A behaviorist pedagogy uses the theory of behaviorism to inform its approach. A behaviorist pedagogical approach would say learning is teacher centered. It would advocate the use of direct instruction, and lecture based lessons. Behaviorist pedagogy is the theory that the teacher should be the sole authority figure, and leads the lesson. Knowledge should be delivered in a curriculum where each subject is taught discretely (as opposed to topic based learning, for example). In a lesson using a behaviorist pedagogical approach, you could expect to see a mixture of lecturing, modelling and demonstration, rote learning, and choral repetition. All of these activities are ‘visible’ and structured, as well as being led by the teacher. However, during the course of the lesson, the shift may come where the student is the center of the activity, and demonstrates their learning. Behaviorism is also sometimes described as a traditional teaching style.

Constructivism is a theory that people learn through experiences and reflection. Constructivist pedagogy puts the child at the center of the learning, and is sometimes called ‘invisible pedagogy’. A constructivist approach would incorporate project work; inquiry based learning, and might adopt a Montessori or Steiner method. Piaget wrote extensively about schemas, an idea that learners come ready to learn, and the teacher must build activities to facilitate their learning. Younger children work things through physically, whereas older children tackle symbolic and abstract ideas. A lesson might include individualization, a slower pace, hidden outcomes, the mantle of the expert, and less teacher talk. Some adopters of this pedagogy would also place emphasis on being outdoors and engaging with nature. Constructivism can also be described as a progressive teaching style.

A social constructivism pedagogy could be considered to be a blend of two priorities which are teacher guided and student centered. The teacher would use group work elements, but in smaller group sizes, and limit the choice in topics. The teacher might also use teacher modelling, questioning, and a mixture of individual, pair, and whole class instruction.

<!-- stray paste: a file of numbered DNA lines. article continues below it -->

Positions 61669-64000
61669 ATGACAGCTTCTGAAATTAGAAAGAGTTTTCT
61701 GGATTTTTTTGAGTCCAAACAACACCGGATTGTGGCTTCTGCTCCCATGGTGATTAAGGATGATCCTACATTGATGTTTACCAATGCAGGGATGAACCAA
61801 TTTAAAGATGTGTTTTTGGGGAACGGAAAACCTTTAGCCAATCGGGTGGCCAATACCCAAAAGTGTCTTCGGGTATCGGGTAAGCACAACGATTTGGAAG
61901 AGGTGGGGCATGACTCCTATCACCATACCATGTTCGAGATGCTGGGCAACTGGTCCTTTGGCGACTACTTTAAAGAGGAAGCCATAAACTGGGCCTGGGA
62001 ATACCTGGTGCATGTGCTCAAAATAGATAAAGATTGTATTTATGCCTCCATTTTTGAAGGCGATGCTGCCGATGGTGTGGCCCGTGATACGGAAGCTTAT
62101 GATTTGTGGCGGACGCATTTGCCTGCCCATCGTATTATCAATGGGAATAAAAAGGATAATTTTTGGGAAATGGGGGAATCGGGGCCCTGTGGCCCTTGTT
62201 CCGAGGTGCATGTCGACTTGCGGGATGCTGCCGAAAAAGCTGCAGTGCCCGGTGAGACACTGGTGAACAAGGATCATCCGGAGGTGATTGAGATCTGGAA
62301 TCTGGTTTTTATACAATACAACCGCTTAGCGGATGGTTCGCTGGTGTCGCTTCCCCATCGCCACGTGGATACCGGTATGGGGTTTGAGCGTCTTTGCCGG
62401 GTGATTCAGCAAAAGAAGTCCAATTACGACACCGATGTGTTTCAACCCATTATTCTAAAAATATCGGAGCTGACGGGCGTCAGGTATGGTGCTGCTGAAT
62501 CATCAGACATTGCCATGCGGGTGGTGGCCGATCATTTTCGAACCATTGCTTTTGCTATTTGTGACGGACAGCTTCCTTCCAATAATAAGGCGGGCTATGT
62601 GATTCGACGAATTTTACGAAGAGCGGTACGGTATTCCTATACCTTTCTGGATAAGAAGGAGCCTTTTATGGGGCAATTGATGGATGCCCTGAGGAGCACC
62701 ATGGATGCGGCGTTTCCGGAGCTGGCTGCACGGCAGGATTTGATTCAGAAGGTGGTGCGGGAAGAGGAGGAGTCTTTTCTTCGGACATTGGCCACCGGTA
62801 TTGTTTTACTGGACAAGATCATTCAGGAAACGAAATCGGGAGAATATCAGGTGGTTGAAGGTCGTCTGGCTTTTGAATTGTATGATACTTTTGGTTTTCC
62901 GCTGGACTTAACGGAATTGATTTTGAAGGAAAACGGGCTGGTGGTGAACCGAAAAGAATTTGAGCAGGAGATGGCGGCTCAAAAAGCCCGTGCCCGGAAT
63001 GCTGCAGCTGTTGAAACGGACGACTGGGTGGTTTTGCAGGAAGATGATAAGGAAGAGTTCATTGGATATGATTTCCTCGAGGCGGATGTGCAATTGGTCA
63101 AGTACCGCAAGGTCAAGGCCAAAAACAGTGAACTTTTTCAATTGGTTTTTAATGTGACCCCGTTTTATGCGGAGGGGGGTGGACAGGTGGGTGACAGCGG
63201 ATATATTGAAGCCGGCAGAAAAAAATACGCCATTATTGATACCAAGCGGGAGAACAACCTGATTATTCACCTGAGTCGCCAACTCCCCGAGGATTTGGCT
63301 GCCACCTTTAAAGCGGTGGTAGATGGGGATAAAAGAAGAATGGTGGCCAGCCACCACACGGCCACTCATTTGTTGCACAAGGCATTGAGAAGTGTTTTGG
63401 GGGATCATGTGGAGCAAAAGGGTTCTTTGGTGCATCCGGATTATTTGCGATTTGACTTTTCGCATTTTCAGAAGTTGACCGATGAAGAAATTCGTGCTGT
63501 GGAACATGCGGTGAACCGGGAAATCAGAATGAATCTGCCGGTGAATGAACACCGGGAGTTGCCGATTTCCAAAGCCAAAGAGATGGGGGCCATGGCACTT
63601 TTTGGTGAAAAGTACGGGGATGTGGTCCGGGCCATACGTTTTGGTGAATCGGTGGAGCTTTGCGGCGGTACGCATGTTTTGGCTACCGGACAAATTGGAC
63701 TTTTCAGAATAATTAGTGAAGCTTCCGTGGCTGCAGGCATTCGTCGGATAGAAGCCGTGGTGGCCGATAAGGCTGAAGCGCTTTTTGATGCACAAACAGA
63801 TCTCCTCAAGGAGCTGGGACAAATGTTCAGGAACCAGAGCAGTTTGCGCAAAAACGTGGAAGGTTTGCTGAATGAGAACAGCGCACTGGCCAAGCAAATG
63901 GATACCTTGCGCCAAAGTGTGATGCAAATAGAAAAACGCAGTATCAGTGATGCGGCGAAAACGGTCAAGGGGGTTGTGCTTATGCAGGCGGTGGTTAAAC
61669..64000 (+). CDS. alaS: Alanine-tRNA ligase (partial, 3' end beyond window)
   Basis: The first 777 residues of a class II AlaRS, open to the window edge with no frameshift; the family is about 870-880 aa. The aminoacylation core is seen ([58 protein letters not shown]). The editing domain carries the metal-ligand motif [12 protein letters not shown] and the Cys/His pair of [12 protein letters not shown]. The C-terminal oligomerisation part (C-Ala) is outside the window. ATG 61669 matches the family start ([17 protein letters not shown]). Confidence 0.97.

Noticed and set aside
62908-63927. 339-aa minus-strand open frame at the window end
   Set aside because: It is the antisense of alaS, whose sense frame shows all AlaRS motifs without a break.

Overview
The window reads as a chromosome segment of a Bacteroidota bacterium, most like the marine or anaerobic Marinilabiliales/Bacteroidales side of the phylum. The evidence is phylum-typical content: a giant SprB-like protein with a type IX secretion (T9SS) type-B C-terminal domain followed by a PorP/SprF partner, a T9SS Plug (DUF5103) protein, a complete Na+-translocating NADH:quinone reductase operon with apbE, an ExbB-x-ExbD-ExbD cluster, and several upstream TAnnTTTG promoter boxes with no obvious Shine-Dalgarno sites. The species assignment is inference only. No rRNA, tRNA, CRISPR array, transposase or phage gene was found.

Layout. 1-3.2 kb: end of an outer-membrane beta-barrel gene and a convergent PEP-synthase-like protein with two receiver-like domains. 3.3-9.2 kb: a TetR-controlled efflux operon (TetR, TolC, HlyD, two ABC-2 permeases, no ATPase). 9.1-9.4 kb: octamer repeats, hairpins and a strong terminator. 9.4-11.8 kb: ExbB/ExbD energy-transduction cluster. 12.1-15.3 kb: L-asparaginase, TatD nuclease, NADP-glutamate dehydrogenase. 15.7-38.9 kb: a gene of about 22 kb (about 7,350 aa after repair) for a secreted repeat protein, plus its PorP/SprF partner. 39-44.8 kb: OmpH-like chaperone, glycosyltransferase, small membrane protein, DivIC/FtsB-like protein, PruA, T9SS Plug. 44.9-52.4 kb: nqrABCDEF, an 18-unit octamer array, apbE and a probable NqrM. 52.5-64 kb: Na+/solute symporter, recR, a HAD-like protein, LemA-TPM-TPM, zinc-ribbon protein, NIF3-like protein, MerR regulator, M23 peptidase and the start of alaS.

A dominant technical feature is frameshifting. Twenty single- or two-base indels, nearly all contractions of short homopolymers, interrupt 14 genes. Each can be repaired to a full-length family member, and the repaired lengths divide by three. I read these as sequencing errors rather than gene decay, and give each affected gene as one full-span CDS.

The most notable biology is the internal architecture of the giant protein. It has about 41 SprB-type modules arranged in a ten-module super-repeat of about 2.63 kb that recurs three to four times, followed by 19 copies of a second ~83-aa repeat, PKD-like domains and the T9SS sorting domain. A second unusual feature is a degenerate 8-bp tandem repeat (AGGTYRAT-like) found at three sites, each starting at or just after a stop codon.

Liberationism is a critical pedagogy developed by the Brazilian educator Paulo Freire. Freire focused on removing the two barriers to learning: poverty and hunger. Freire was then imprisoned following a military coup. Once he was released, he wrote a book called ‘Pedagogy of the Oppressed’ where Freire wrote about the dehumanization of students in schools and argued for cooperation and unity. A liberationist approach is one where the student voice is placed at the center and a democracy is put into the classroom. Value is placed on having the teacher as a learner and the class discovering subjects together. The teacher might use examples of literature that contain non-standard constructions, such as hip-hop or graffiti. Students may also take on the role of the teacher and decide upon the topic of the lesson. The teacher should provide space and opportunity for the students to showcase their learning, which can take the form of a performance, speech, or dance.

Another program that is being implemented from preschool years is Handwriting without Tears. It uses a variety of sensory materials and even teaches basics like pencil grip before beginning to write. Just practicing these patterns for 15 minutes a day can help a child memorize the writing steps. This programs aims to help children avoid spelling errors in writing, especially with reverse letters like b and d.